Elevation: 10,969 ft.
The Gallatin Range is located in the U.S. states of Montana and Wyoming and includes more than 10 mountains over 10,000 feet (3,000 m). The highest peak in the range is Electric Peak at 10,969 feet (3,343 m).The Gallatin Range was named after Albert Gallatin, the longest-serving US Secretary of the Treasury and one of the negotiators of the Alaska Boundary Treaty. The range extends 75 miles (121 km) north to south and averages 20 miles (32 km) in width.
The southernmost peaks of the range are in the northwestern section of Yellowstone National Park, however the majority of the range is in Gallatin National Forest. The Yellowstone River flows north on the eastern flank of the range. The Madison Range parallels the Gallatins to the west. The northern end of the range is near Livingston, Montana and Bozeman Pass separates the Gallatins from the Bridger Mountains to the north. The range is an integral part of the Greater Yellowstone Ecosystem and has grizzly bears, wolves and other threatened and endangered species also found in Yellowstone National Park.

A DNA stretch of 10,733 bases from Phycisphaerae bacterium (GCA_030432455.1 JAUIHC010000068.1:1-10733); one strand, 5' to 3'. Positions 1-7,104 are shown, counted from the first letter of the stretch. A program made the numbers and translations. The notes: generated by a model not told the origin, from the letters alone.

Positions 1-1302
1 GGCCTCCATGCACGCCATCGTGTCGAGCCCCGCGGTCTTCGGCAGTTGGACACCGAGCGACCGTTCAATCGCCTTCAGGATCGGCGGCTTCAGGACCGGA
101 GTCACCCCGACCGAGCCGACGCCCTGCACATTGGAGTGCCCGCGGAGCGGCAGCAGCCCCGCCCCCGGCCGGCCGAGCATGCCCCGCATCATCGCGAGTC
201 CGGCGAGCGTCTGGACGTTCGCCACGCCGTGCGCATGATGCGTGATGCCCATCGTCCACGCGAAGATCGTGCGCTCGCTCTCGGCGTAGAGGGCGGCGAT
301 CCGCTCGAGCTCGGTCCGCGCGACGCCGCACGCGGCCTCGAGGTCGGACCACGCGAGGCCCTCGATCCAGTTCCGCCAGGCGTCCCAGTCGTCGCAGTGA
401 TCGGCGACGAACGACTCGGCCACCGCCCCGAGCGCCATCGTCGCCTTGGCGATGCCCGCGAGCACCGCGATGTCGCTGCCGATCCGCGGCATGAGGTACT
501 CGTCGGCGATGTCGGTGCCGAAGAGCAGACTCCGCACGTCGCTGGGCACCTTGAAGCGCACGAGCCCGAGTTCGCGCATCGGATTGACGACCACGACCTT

The Gallatin Range has one of the largest petrified forests of the Eocene Epoch. Petrified trees are mineralized fossils of what was once wooden tree trunks. The petrified trees found in the Gallatin Range were covered by lava, lahars and ash from volcanic activity approximately 50 million year ago. The U.S. Forest Service has a 2 mile (3.2 km) long interpretive trail which details the petrified trees.